Activity recognition has become a very active area in the past few years. It is a challenging problem that has attracted the attention of the research community due to its practical and real-world applications, such as human computer interfaces, content based video indexing, video surveillance and robotics, among others. A definition for such task can be described as labeling video segments containing human motion with activity classes. For instance, we can define an activity as a composition of one or more actions organized temporally.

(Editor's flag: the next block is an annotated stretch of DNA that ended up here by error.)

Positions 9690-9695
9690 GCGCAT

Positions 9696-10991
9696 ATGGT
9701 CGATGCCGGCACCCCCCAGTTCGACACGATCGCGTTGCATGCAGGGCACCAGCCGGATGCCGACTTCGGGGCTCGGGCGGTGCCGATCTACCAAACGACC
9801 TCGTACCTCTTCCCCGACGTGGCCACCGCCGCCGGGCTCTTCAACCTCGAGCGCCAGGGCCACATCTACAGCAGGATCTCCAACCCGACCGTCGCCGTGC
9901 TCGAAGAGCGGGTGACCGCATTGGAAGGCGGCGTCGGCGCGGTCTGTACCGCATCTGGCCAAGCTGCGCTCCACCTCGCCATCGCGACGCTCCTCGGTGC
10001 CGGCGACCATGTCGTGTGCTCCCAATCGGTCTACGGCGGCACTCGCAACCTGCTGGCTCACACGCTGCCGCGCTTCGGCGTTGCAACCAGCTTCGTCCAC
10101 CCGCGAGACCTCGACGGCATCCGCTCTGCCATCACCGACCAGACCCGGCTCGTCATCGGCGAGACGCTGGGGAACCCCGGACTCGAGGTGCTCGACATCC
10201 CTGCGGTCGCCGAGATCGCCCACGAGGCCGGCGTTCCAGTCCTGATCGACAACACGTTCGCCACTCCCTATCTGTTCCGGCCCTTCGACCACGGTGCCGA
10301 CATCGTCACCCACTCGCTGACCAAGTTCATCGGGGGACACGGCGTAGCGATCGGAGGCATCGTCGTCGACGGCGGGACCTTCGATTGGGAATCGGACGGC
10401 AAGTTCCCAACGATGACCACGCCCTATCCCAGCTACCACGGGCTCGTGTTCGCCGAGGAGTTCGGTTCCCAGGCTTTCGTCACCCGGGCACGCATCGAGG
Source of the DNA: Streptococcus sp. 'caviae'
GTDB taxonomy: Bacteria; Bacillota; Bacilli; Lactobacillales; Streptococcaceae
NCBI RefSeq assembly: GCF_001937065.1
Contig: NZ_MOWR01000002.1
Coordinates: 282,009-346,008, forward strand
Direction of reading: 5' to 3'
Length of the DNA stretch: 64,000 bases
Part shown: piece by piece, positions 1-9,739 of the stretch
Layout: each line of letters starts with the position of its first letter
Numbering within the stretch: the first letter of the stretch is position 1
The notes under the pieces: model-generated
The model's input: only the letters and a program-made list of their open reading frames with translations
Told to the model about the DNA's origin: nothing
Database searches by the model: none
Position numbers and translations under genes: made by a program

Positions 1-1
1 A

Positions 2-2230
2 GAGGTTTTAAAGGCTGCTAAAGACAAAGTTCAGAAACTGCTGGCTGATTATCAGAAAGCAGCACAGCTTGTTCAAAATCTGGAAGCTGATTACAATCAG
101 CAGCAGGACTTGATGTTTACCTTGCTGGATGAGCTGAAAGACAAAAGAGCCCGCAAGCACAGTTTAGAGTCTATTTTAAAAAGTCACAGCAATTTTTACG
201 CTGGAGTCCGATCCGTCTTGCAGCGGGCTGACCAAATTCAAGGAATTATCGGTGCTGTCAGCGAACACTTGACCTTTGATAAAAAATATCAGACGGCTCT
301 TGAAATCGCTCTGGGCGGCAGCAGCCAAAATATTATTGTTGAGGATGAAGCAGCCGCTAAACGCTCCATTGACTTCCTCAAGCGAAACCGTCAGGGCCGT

Basically, the literature divides the activity recognition task on three main steps: (i) data representation (feature extraction), allowing the image/video content to be represented in a more discriminative space rich enough to allow a proper recognition; (ii) activity segmentation, producing atomic movements by identifying suitable break points resulting into segments. These segments could be used to describe the action as a whole or even the task to find the spatial and temporal location of the action; and (iii) activity classification, which the purpose is to learn a function that can assign (discrete) labels to the images/videos.